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His team has underperformed dismally this season but Toronto Blue Jays manager John Gibbons continues to have the support of senior management.

Mark Shapiro, the Blue Jays' president and chief executive officer, who is in his first year with the American League club, said he believes Gibbons is the right person to lead the team through the tough challenges ahead.

It is a belief Shapiro said he shares with Ross Atkins, the Blue Jays' general manager.

"Spending time around Gibby, Ross and I both feel he's a part of the solution," Shapiro said in a telephone interview on Friday. "He's a tough, strong, consistent individual that doesn't panic, yet still feels a strong sense of competitiveness and believes in our players and wants the team to get better."

It has been a tough season – for both Gibbons and the Blue Jays, last season's AL East champions who are wallowing near the bottom of the standing – sparking widespread speculation that the manager's job was on the line.

With a 3-2 extra-innings win over the woeful Minnesota Twins in Minneapolis on Thursday night, the Blue Jays snapped a season-high five-game losing streak to improve their record to 20-23. Toronto remains mired in fourth place in the division.

Gibbons and the players continue to say that it is still early in the season and things can just as quickly fall into place.

But earlier this week, when the Blue Jays were losing three in a row at home to the Tampa Bay Rays, the Toronto clubhouse, from an outsider's perspective, seemed a disconsolate spot.

"Strictly an outsider's view I'd say," pitcher Marcus Stroman said when asked about that perception following Tuesday's loss. "We're fine.

"We're a very confident group, the clubhouse hasn't changed one bit since the very beginning. We know what we're capable of and hopefully we get things rolling here."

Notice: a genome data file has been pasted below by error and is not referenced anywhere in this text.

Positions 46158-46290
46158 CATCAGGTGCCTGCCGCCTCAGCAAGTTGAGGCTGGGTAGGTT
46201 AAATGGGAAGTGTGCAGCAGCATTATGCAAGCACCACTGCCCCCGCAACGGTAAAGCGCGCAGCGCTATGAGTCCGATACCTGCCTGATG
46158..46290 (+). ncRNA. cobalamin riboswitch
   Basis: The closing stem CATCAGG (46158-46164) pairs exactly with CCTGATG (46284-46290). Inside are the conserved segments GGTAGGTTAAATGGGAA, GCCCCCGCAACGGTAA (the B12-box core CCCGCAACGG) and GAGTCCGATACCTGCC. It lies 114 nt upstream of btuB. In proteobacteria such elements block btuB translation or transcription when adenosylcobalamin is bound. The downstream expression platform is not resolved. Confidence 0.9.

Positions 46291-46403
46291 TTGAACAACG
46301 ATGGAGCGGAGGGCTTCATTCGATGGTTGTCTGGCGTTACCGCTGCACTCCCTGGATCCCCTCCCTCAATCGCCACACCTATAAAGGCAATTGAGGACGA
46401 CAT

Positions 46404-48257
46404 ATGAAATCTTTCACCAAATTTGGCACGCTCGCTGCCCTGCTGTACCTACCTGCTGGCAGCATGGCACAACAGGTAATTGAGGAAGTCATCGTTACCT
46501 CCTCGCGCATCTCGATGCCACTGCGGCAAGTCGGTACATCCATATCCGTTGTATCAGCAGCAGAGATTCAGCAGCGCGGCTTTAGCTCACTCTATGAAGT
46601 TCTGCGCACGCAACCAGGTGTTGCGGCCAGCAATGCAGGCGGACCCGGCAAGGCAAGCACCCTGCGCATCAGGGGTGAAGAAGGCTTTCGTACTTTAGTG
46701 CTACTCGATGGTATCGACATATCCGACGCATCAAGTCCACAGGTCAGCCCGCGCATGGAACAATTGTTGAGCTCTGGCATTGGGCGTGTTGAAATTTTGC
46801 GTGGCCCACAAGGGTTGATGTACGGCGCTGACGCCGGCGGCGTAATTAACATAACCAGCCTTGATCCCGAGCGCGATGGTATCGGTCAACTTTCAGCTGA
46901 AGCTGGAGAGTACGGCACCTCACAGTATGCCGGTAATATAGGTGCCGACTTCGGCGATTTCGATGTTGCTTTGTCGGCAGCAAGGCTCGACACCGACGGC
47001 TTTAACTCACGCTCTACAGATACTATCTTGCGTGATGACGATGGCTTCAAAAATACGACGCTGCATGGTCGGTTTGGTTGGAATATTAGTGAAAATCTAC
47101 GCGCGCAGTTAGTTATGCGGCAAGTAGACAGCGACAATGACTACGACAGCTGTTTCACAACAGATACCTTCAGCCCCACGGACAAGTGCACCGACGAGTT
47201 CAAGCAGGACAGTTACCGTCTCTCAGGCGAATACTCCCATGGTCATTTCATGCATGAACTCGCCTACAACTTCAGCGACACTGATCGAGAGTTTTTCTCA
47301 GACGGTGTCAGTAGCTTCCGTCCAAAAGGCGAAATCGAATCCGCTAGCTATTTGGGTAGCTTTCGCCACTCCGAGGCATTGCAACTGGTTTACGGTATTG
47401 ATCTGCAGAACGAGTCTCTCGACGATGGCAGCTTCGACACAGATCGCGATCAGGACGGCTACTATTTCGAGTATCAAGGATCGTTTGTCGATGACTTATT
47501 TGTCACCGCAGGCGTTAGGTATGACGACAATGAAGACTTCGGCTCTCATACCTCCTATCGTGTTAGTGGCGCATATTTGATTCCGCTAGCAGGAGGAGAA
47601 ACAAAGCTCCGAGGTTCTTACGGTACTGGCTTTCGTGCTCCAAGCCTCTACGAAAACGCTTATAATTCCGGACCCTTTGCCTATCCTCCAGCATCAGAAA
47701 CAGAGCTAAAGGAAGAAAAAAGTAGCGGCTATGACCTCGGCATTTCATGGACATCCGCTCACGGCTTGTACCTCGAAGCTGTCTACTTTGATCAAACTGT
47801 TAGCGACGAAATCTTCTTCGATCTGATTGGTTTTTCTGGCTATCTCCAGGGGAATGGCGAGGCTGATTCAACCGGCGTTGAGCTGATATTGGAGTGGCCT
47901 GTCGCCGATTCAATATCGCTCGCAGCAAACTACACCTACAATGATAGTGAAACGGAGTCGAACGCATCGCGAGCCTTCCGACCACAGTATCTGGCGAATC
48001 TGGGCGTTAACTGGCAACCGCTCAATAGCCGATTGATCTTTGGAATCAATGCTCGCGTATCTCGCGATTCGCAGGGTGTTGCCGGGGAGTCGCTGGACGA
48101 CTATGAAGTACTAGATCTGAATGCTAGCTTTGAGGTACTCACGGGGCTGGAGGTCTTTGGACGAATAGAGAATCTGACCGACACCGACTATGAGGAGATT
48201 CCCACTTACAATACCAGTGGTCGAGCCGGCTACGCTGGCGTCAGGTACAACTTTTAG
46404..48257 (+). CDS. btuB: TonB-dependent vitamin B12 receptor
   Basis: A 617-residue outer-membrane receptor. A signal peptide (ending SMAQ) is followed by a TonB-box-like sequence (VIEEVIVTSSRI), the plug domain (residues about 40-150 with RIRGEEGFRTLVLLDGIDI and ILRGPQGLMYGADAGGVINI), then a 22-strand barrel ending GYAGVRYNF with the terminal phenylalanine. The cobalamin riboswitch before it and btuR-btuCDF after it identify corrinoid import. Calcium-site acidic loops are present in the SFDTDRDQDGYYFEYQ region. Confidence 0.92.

Shapiro said that when a team is coming off the kind of a season the Blue Jays enjoyed in 2015, and were expected to be a playoff contender again this year, too often much of the focus is laid at the feet of the manager when things go awry.

That is not to say that Shapiro is not concerned by what he has seen, especially the continued struggles of an offence that led the majors last year in most of the pertinent statistical categories.

This season, with the likes of Troy Tulowitzki, Edwin Encarnacion and Russell Martin failing to contribute on a consistent basis at the plate, the Blue Jays carried a .233 team batting average into Friday night's game against the Twins. That is the second-lowest mark among the 30 major-league teams with only the San Diego Padres (.226) ranking worse.

"It's been disappointing," Shapiro said of the team's tepid start. "I think, whether it's the coaching staff, players or front office, that's our feeling across the board. While we're still confident that a very talented group of players are going to progress to the mean, there's a sense of urgency that we all feel."

Shapiro said the fact that the Blue Jays have a veteran-laden team not prone to panic should help them pick up the pace.

"And a lot of hard work [is] being done across the board … anything we can do to help along with the level of preparation and hard work it takes to be better," he said. "I think we all seek some solace in the fact that the players have great track records, not just of performance but of character and toughness."

However, even Shapiro said the team can't afford to fall much further.

"We can't wait much longer with some of the other talented teams in the division," he said.

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